The FLIR camera or cameras, which are not shown, can be any type and size of those currently on the market as exemplified in U.S. Pat. No. 5,383,645. The FLIR camera is gimbal mounted so that it rotates about vertical and horizontal axis so that it can look in any direction or track any object as the aircraft moves, none of which is part of the present invention.
The drive mechanism for extending and retracting the FLIR housing 12, includes two pairs of sprockets 30 mounted on opposite comers of box structure 16 as seen in FIG. 3 with two of the sprockets 30 located at the top of the box structure 16 while a mating pair of sprockets, not seen in FIG. 3, are located at the bottom of the box structure. The sprockets 30 are connected by a drive chain 31, as best seen in FIG. 6. Drive chain 31 in turn is connected to tracking plate 14 for extending the FLIR from its fully retracted position in FIG. 3 to its fully extended position as shown in FIG. 5.
The drive means for the FLIR support structure comprises a motor 44, as seen in FIGS. 3 and 4, which drives a gear box 28 which in turns drives sprockets 30 through a common drive shaft 29, all of which is common structure well-known in the art and not shown in detail. Motor 44 can be quickly removed and replaced by a hand crank, not shown, if needed.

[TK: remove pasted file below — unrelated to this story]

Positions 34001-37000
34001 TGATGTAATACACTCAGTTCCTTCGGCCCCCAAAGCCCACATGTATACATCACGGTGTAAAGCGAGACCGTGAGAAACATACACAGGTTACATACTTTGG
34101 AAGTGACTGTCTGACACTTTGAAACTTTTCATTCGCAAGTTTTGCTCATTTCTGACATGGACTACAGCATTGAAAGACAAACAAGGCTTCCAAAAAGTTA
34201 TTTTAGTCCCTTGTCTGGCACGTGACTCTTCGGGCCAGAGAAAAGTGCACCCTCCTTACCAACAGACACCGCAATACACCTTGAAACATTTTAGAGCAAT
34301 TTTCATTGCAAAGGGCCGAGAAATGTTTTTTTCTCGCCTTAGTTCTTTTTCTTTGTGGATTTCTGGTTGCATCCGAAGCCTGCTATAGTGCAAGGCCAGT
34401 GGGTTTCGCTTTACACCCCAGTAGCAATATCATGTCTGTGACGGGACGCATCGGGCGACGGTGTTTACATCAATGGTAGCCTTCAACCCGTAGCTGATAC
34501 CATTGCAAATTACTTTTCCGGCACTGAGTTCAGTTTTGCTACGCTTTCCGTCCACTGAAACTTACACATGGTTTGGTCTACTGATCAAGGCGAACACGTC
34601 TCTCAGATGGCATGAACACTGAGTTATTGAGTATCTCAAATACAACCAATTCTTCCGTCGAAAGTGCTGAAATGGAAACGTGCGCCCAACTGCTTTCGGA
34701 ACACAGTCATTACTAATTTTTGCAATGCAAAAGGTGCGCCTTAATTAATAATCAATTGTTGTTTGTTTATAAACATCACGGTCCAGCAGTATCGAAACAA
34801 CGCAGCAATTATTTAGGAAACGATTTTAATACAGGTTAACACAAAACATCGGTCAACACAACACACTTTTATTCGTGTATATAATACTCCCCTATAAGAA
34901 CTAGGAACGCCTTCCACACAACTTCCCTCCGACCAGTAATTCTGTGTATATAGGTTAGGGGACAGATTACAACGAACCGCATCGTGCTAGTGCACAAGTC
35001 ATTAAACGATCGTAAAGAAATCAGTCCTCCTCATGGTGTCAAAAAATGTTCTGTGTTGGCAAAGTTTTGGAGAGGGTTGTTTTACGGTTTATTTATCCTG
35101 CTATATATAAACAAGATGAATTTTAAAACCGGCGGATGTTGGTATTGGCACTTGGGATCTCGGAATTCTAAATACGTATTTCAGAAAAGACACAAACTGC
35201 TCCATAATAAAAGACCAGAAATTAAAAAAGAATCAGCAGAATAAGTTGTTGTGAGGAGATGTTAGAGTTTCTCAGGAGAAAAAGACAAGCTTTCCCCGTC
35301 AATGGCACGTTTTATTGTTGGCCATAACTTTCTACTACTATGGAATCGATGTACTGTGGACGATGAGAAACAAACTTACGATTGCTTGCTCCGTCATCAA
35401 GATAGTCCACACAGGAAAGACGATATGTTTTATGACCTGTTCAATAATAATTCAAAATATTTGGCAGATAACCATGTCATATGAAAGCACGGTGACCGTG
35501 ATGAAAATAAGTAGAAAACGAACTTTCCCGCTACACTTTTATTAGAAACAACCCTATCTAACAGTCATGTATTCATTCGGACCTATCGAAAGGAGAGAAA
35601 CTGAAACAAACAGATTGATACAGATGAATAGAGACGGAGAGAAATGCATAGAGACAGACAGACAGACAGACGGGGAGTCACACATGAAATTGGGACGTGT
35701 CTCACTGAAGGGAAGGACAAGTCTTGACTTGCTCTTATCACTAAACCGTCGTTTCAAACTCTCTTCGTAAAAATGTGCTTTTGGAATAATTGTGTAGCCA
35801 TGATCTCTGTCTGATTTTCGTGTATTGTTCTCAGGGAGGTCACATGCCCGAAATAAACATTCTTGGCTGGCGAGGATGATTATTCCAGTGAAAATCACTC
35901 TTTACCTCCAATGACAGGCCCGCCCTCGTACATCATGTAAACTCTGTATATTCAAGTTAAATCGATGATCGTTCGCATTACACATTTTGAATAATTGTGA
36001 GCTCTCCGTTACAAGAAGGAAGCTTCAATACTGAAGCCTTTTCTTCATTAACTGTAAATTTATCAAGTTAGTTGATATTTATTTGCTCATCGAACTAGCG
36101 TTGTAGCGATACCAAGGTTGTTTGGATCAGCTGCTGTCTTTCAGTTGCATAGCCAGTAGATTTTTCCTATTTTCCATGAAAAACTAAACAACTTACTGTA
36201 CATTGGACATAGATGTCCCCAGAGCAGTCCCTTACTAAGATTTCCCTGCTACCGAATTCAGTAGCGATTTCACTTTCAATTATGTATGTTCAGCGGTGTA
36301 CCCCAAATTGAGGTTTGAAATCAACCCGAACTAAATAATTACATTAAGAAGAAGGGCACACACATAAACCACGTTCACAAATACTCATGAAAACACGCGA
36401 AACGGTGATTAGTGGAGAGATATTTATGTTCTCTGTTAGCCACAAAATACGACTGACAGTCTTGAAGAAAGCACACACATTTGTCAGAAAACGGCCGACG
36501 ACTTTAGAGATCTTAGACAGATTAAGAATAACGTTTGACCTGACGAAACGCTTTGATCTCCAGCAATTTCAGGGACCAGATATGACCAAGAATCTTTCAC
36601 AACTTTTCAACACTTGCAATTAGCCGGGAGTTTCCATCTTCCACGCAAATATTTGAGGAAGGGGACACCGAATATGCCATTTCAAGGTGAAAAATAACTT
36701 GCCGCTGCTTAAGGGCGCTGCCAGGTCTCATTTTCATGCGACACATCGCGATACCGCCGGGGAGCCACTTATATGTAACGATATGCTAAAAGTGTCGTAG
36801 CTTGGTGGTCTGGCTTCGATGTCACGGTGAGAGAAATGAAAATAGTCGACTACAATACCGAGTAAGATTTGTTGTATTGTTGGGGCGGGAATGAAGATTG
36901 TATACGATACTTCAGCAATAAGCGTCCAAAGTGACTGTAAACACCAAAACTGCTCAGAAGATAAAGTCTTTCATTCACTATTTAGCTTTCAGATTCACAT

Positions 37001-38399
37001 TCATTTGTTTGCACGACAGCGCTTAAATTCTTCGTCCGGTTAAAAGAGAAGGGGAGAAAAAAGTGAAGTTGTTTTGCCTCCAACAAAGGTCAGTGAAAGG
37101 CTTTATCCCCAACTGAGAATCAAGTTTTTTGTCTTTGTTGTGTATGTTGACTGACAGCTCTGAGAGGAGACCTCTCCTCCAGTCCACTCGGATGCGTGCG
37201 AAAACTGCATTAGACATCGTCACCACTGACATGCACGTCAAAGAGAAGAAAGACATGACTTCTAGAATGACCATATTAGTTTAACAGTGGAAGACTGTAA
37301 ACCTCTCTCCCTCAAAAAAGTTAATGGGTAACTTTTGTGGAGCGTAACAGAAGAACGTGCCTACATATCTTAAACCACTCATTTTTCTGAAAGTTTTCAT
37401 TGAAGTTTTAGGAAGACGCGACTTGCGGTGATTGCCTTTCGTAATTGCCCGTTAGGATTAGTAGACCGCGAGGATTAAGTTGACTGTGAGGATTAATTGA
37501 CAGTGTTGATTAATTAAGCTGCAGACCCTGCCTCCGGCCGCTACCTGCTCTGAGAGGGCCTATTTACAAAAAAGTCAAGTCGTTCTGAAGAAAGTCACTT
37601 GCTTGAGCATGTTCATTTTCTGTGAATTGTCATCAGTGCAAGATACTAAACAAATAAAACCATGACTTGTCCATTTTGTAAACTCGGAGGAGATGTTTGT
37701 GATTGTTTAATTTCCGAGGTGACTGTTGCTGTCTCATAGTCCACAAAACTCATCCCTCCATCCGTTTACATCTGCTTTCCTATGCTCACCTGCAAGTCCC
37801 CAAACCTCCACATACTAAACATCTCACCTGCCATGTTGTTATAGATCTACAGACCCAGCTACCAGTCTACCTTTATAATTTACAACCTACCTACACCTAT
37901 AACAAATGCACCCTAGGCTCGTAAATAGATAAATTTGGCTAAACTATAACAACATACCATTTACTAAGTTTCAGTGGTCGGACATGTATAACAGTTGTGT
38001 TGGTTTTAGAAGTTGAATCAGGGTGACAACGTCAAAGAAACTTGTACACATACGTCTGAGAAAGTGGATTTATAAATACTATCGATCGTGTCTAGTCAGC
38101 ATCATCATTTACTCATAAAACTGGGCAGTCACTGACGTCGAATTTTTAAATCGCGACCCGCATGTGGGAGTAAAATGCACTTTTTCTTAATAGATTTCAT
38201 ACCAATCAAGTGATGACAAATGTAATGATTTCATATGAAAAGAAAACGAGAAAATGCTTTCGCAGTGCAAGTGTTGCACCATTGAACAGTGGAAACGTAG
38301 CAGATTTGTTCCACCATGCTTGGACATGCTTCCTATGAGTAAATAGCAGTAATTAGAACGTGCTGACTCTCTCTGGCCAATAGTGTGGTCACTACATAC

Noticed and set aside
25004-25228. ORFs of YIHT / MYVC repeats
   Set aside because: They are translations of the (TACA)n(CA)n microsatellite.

In its fully extended position, the tracking plate 14 is lowered until it comes in contact with resilient stops 54, as shown in FIG. 6, which are mounted around the peripheral box frame 32. Box frame 32 in turn is structurally connected to the skin 36 of the aircraft through skin doublers, not shown in the drawings. Once tracking plate 14 is tightly driven against stops 54 and the box frame, the positioning of the FLIR is very precise and rigid with a range of movement of + or −0.005 inches.